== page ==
Synlett 2007(10): 1477-1489  
DOI: 10.1055/s-2007-980382
ACCOUNT
© Georg Thieme Verlag Stuttgart · New York

Strategies to Bypass the Taxol Problem. Enantioselective Cascade Catalysis, a New Approach for the Efficient Construction of Molecular Complexity

Abbas M. Walji, David W. C. MacMillan*
Merck Center for Catalysis at Princeton University, Washington Rd, Princeton, NJ 08544, USA
e-Mail: [email protected];
Further Information

Publication History

Received 19 April 2007
Publication Date:
06 June 2007 (online)

Abstract

Millions of years of evolution have allowed Nature to ­develop ingenious synthetic strategies and reaction pathways for the construction of architectural complexity. In contrast, the field of chemical synthesis is young with its beginnings dating back to the early 1800’s. Remarkably, however, the field of chemical synthesis appears capable of building almost any known natural isolate in small quantities, yet we appear to be many years away from operational strategies or technologies that will allow access to complexity on a scale suitable for society’s consumption. This essay attempts to define some of the issues that currently hamper our ability to efficiently produce complex molecules via large-scale total synthesis. In particular, issues such as ‘regime of scale’ and ‘stop-and-go synthesis’ are discussed in terms of a specific example (the taxol problem) and more broadly as they apply to the large-scale production of complex targets. As part of this essay we discuss the use of enantioselective cascade catalysis as a modern conceptual strategy to bypass many of the underlying features that generally prevent total synthesis being utilized on a manufacturing scale. Last we provide a brief review of the state of the art with respect to complex ­molecule production via enantioselective cascade catalysis.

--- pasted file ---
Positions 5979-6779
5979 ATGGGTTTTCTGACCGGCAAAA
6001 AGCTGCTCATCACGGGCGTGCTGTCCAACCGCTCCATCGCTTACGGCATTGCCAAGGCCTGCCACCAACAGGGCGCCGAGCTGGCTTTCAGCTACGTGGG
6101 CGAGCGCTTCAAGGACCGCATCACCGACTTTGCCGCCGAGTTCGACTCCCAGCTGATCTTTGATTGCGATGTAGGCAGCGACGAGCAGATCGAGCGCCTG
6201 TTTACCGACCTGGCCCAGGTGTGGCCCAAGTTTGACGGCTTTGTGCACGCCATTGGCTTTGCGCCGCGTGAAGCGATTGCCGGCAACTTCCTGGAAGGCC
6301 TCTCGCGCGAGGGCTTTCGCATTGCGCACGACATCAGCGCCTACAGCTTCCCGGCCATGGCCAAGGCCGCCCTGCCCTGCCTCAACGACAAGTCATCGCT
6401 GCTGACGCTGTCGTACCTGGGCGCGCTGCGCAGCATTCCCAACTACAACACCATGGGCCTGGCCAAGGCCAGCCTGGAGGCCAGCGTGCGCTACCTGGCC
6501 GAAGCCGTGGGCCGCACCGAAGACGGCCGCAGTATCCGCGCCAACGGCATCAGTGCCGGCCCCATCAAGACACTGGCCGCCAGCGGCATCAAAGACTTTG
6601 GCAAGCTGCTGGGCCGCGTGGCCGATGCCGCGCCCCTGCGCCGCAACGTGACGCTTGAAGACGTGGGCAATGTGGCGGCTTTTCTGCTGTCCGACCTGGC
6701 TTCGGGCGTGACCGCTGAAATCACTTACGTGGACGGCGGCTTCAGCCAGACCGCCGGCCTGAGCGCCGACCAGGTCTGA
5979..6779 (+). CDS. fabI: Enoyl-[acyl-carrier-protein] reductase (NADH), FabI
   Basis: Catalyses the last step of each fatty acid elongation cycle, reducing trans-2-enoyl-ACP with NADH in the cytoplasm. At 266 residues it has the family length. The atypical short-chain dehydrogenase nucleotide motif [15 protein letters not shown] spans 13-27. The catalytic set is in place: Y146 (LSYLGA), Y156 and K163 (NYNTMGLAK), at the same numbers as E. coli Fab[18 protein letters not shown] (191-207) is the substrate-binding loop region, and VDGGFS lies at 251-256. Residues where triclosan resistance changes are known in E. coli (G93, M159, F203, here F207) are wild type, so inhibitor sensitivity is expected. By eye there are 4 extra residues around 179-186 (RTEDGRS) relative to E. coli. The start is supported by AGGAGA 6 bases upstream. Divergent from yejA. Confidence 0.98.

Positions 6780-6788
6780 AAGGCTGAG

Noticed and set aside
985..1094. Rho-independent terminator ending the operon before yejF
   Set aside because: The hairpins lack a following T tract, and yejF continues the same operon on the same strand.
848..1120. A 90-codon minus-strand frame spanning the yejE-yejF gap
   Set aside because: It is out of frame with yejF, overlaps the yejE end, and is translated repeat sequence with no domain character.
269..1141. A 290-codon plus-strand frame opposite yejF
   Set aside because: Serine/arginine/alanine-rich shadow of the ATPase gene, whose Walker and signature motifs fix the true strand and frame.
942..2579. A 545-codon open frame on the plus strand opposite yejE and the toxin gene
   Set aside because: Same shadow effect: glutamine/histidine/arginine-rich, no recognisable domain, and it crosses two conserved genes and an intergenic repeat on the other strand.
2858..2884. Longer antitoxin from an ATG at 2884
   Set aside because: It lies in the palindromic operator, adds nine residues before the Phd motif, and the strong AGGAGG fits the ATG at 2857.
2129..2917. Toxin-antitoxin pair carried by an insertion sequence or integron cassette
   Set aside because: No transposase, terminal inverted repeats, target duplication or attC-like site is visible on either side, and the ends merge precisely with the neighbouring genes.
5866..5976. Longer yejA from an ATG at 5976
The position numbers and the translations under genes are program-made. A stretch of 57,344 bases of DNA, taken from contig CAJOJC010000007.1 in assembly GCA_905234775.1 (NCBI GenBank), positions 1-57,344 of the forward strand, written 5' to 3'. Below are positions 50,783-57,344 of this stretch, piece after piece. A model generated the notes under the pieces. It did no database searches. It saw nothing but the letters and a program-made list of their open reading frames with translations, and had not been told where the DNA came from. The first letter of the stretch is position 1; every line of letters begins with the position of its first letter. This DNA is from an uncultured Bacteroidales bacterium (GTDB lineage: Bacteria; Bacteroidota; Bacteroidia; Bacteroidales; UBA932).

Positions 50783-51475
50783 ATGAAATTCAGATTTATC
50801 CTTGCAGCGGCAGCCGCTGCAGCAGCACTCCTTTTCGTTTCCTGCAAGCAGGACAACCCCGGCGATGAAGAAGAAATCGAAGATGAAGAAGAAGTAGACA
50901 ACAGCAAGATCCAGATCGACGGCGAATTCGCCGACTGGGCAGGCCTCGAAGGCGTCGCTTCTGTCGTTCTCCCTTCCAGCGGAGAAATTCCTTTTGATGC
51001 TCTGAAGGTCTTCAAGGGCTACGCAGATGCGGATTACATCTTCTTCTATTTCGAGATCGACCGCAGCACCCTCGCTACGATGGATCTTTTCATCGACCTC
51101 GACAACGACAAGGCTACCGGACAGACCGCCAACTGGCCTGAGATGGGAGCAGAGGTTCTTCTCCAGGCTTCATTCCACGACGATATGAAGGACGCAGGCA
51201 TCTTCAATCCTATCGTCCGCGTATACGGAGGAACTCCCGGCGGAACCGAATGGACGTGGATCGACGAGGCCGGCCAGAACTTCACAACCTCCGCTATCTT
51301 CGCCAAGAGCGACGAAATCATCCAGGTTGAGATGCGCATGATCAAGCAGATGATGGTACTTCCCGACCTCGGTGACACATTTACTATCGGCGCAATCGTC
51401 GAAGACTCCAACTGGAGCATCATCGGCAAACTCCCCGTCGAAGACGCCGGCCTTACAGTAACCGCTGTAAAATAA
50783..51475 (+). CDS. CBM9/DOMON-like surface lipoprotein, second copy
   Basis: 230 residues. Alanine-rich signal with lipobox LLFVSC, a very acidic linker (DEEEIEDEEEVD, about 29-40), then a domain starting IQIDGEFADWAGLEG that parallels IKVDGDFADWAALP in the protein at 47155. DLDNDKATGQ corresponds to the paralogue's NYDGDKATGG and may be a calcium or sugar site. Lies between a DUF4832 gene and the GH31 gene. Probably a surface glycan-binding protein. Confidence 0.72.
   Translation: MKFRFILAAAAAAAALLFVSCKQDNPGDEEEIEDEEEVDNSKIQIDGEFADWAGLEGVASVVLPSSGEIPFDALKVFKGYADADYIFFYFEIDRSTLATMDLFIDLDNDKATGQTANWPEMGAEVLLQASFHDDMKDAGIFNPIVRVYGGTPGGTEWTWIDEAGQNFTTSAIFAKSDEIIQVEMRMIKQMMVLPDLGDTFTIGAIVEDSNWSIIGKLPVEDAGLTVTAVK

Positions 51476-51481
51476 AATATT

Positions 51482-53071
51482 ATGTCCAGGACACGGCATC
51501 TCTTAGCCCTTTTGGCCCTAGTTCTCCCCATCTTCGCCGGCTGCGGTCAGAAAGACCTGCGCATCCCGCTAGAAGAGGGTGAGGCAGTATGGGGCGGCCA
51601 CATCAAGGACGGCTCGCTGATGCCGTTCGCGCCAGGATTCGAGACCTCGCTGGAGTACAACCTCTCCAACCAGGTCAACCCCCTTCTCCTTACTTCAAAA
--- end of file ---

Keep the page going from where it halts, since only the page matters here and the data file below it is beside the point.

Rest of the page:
1 Introduction

1.1 Taxol

1.2 Benefits and Therapy

1.3 Commercialization Problems and Ultimate Production Route

1.4 Chemical Synthesis of Taxol

1.5 Regime of Scale

1.6 The Problem of ‘Stop-and-Go’ Synthesis

1.7 Nature’s Approach to the Synthesis of Complexity

2 Cascade Catalysis as a Key Strategy for Laboratory ­Complex Target Synthesis

2.1 Iterative Cascade Catalysis

2.2 Cascade Catalysis Based on Multiple Reaction Types

2.3 Cycle-Specific Cascade Catalysis

3 Summary

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25

This number is based on collective discussions with Paul Reider and Mike Martinelli, Amgen Pharmaceuticals and Malcolm MacCoss, Merck Pharmaceuticals.

31

Given that this review is focused on the use of multiple catalytic cycles to generate complexity, we have restricted this discussion to cascade catalytic sequences that incorporate more than one asymmetric induction event.